The Dole Food Company, based in Westlake Village, CA, supports retail-level RDs with a variety of education materials including its Dole Health and Wellness brochure series, the Dole Nutrition Handbook and custom recipes for every occasion.

    “These materials are used during hands-on nutrition classes, consultations, in-store demos, blogger giveaways and hosted promos, new product showcases, and TV appearances to communicate the health and nutrition benefits of produce consumption and a plant-based diet,” says Bil Goldfield, director of corporate communications.
  2. TAKE RETAIL RD’S OUT INTO THE FIELD. The California Strawberry Commission staff invited the 20-plus influential retail RD’s attending PBH’s 2019 Education2Action Retail Dietitian Event, held alongside the Produce Marketing Association’s Fresh Summit in October, into the field — specifically, into a strawberry field.

    “Sponsoring an experience is how we help those who educate consumers how to incorporate more fresh produce into their diets to have a personal connection. To see first-hand how strawberries are grown, picked, packed, interact with the harvest crew, the grower and finally how they taste via a dinner in the field hosted by a local caterer,” says Christine Christian, senior vice president of the Watsonville, CA-based commission.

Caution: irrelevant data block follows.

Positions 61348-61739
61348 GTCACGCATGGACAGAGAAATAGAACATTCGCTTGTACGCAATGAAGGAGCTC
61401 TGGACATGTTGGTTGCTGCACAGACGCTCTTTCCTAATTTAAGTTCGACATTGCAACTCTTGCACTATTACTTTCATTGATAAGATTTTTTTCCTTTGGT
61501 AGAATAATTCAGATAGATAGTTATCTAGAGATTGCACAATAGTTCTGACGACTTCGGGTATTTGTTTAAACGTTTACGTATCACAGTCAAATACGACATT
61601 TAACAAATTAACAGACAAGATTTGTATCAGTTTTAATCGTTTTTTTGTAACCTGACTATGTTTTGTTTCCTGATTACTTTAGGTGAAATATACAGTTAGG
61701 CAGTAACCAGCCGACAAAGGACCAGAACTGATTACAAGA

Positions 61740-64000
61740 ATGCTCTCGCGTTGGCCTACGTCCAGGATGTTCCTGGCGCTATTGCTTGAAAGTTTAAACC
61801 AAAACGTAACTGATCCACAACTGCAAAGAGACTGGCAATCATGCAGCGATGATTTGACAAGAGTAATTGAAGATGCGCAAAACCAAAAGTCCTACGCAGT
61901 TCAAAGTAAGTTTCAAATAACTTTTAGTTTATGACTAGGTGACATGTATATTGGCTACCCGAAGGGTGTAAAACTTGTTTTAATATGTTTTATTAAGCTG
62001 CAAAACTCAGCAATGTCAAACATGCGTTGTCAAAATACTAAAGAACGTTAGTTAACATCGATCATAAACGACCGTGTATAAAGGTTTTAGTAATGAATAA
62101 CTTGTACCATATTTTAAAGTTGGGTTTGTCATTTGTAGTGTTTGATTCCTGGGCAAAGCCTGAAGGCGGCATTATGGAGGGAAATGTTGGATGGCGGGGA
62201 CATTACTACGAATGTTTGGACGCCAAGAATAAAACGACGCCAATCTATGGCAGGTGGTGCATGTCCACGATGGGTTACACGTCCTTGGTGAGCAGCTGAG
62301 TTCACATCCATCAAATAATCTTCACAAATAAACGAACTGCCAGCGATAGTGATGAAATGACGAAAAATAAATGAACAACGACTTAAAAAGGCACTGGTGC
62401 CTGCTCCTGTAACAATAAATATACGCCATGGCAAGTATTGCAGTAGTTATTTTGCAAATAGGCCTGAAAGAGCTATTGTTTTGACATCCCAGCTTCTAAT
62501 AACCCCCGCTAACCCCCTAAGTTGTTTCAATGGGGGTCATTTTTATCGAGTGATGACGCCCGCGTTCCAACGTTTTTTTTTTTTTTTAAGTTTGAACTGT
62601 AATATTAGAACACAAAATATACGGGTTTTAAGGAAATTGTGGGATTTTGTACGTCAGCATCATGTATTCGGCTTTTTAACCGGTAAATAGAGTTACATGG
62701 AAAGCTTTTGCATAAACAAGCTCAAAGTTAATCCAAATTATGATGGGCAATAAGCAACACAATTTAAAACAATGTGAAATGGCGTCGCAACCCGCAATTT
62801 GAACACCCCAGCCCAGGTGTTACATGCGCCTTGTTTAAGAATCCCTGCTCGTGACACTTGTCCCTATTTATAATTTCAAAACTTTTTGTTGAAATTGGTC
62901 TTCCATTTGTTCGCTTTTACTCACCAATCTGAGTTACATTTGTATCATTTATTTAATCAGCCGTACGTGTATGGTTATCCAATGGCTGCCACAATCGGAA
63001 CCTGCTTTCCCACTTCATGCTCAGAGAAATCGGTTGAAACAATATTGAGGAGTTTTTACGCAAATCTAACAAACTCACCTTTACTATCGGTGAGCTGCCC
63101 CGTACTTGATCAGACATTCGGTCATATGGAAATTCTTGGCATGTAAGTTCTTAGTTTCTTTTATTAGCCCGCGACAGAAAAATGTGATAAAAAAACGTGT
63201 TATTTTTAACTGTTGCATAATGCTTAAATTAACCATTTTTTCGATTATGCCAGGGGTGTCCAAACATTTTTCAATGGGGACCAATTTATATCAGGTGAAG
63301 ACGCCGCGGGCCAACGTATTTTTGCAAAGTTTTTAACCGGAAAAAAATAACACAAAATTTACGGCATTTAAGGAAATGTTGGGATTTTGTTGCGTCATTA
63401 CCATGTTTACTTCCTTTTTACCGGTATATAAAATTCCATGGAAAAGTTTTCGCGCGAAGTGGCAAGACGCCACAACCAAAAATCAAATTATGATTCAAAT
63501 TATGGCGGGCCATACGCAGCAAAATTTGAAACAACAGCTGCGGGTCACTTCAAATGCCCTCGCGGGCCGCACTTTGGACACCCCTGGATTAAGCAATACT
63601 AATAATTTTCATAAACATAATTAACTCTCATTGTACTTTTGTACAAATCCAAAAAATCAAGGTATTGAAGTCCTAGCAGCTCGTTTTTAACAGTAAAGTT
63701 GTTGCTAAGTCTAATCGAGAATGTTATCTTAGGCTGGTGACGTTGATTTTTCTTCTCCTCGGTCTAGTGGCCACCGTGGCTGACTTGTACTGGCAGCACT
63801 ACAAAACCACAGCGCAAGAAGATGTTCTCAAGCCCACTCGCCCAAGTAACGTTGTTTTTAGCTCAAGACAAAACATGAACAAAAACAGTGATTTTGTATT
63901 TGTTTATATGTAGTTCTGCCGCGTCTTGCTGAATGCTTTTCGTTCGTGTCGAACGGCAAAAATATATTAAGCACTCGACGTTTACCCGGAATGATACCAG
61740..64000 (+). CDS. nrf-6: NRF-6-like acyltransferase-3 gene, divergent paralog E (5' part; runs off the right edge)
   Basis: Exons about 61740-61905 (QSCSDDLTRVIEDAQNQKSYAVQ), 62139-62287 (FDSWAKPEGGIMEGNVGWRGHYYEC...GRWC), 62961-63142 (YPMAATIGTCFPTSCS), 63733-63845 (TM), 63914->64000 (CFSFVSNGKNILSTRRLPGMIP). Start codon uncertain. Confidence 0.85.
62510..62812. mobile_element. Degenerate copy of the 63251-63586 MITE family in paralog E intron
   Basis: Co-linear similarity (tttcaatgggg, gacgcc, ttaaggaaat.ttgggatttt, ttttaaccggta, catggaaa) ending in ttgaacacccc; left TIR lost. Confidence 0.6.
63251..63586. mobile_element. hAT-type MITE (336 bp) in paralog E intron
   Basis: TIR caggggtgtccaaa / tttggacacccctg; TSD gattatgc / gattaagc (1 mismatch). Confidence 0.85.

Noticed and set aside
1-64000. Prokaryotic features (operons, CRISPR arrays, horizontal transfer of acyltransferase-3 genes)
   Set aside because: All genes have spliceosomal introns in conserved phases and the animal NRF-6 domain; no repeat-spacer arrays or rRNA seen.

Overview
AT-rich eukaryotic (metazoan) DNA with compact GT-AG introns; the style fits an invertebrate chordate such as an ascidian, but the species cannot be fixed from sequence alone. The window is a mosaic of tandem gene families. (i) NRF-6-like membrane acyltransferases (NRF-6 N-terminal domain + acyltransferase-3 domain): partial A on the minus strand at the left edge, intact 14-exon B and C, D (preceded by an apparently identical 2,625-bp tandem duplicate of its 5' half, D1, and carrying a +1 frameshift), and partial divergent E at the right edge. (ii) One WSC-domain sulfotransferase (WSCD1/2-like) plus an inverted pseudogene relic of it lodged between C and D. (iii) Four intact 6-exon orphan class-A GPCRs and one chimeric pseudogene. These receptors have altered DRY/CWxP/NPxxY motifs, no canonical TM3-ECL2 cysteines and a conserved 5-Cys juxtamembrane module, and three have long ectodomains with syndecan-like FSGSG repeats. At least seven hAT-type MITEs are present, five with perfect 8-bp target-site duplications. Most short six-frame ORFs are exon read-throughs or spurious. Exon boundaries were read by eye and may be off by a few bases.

3. HIRE AN RD. There’s a real value-add for produce companies to have an RD consultant or on staff. In fact, it can be a competitive advantage especially when selling to retailers that don’t have an RD.

    “Costco doesn’t have a corporate RD. However, they like to change their private-label avocado bags once or twice a year, and I work with them on that content,” says Barbara Ruhs, a Phoenix-based former corporate retail dietitian for Bashas’ and now consultant dietitian for Irving, TX-based marketing group, Avocados from Mexico.

    Three years ago, the Michigan Apple Committee named Shari Steinbach the ‘Official Dietitian of Michigan Apples.’ Steinbach, who worked as a retail dietitian first at Spartan Stores and then Meijer for nearly 30 years before starting her own consultancy, created a kit for RDs that provides information and resources about Michigan Apples.

    “For us, any time we can assist a retailer or provide resources to them, it reinforces our position as a good partner,” says Diane Smith, executive director of the Lansing, MI-based committee.